${\displaystyle (\Rightarrow )}$. Set ${\displaystyle Y':=\{x',x'\vee x\}}$ and ${\displaystyle Y:=\{x,x'\wedge x\}}$. Then, ${\displaystyle Y'\geq _{SSO}Y}$ and thus ${\displaystyle F_{Y'}(s)\geq _{SSO}F_{Y}(s)}$, which guarantees that, if ${\displaystyle f(x;s)\geq (>)\ f(x'\wedge x;s)}$, then ${\displaystyle f(x'\vee x;s)\geq (>)\ f(x';s)}$. To show that single crossing differences also hold, set ${\displaystyle Y:=\{x,{\bar {x}}\}}$, where ${\displaystyle {\bar {x}}\geq x}$. Then ${\displaystyle F_{Y}(s')\geq _{SSO}F_{Y}(s)}$ for any ${\displaystyle s'\geq _{S}s}$ guarantees that, if ${\displaystyle f({\bar {x}};s)\geq (>)\ f(x;s)}$, then ${\displaystyle f({\bar {x}};s')\geq (>)\ f(x;s')}$. Q.E.D.

Application (Production with multiple goods):[12] Let ${\displaystyle x}$ denote the vector of inputs (drawn from a sublattice ${\displaystyle X}$ of ${\displaystyle \mathbb {R} _{+}^{l}}$) of a profit-maximizing firm, ${\displaystyle p\in \mathbb {R} _{++}^{l}}$ be the vector of input prices, and ${\displaystyle V}$ the revenue function mapping input vector ${\displaystyle x}$ to revenue (in ${\displaystyle \mathbb {R} }$). The firm's profit is ${\displaystyle \Pi (x;p)=V(x)-p\cdot x}$. For any ${\displaystyle x'}$, ${\displaystyle x\in X}$, ${\displaystyle x'\geq x}$, ${\displaystyle V(x')-V(x)+(-p)(x'-x)}$ is increasing in ${\displaystyle (-p)}$. Hence, ${\displaystyle \{\Pi (\cdot ;p)\}_{p\in \mathbb {R} _{++}^{l}}}$ has increasing differences (and so it obeys single crossing differences). Moreover, if ${\displaystyle V}$ is supermodular, then so is ${\displaystyle \Pi (\cdot ;p)}$. Therefore, it is quasisupermodular and by Theorem 3, ${\displaystyle \arg \max _{x\in X}\Pi (x;p)\geq _{SSO}\arg \max _{x\in X}\Pi (x;p')}$ for ${\displaystyle p'\geq p}$.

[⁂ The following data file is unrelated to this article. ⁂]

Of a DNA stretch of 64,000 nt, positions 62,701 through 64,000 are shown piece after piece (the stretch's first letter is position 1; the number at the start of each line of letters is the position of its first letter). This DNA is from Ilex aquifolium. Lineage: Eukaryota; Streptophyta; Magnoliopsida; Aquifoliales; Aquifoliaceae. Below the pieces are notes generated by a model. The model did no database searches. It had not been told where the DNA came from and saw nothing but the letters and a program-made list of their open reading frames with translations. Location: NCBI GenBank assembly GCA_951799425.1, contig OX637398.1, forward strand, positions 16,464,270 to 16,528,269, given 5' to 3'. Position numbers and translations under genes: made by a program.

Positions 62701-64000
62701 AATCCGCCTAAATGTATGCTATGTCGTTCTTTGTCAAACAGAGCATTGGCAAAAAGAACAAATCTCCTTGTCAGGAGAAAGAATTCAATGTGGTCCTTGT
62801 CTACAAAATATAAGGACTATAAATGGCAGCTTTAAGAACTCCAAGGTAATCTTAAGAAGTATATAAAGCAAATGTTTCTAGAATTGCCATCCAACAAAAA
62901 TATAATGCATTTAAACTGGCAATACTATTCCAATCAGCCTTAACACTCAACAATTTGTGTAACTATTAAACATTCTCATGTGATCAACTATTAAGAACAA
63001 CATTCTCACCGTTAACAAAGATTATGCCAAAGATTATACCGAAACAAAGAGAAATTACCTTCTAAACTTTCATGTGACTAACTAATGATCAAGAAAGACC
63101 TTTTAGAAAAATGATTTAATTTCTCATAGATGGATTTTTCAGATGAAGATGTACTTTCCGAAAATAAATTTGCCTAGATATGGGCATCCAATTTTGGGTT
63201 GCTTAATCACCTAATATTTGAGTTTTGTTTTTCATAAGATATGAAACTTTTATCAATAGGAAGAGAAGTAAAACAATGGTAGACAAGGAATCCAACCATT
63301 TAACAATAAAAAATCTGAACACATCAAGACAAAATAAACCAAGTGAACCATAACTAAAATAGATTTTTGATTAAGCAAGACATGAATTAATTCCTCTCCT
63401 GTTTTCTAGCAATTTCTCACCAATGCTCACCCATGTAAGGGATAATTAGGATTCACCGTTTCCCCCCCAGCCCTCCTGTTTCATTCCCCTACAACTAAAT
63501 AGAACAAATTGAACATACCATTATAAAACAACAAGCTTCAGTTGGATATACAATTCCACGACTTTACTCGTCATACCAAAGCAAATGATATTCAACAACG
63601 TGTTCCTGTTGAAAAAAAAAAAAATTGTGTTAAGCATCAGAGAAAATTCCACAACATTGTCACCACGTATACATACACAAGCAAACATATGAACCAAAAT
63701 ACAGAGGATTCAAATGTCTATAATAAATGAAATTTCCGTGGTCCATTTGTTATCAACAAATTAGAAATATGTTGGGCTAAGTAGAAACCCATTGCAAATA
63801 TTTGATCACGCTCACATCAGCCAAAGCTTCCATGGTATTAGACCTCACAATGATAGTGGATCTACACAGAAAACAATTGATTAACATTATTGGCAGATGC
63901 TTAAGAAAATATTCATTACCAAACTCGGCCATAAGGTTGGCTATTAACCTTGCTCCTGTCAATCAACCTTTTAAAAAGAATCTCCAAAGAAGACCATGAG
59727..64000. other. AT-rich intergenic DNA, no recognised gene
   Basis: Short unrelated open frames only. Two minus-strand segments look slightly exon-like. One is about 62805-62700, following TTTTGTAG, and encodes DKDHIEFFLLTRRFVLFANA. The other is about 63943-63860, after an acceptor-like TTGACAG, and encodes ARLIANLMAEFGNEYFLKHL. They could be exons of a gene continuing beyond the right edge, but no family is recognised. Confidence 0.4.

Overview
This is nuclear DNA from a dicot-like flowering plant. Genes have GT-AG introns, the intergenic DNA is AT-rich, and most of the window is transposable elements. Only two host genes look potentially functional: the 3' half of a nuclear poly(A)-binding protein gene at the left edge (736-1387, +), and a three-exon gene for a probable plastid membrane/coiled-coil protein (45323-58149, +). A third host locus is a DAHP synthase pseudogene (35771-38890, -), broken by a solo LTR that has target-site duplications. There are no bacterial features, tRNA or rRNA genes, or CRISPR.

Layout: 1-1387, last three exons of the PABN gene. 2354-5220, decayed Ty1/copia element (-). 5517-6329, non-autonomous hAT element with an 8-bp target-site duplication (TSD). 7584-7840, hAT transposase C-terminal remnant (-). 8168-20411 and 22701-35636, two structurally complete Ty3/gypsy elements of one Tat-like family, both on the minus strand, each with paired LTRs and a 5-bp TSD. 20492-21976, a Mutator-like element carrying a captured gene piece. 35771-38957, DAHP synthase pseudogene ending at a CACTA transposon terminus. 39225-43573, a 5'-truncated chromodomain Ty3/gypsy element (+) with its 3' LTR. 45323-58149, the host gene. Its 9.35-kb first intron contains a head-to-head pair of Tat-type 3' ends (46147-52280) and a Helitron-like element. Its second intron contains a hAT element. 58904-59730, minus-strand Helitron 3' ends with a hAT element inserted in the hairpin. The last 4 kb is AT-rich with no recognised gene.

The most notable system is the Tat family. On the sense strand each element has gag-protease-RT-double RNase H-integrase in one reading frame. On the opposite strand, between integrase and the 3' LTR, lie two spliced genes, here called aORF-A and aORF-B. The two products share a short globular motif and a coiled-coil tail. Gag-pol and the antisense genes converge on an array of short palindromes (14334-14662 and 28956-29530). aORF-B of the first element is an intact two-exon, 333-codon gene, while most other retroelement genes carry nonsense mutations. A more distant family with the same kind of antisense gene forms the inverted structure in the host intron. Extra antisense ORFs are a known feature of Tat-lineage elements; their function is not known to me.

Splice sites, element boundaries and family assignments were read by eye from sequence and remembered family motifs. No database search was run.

Constrained optimization problems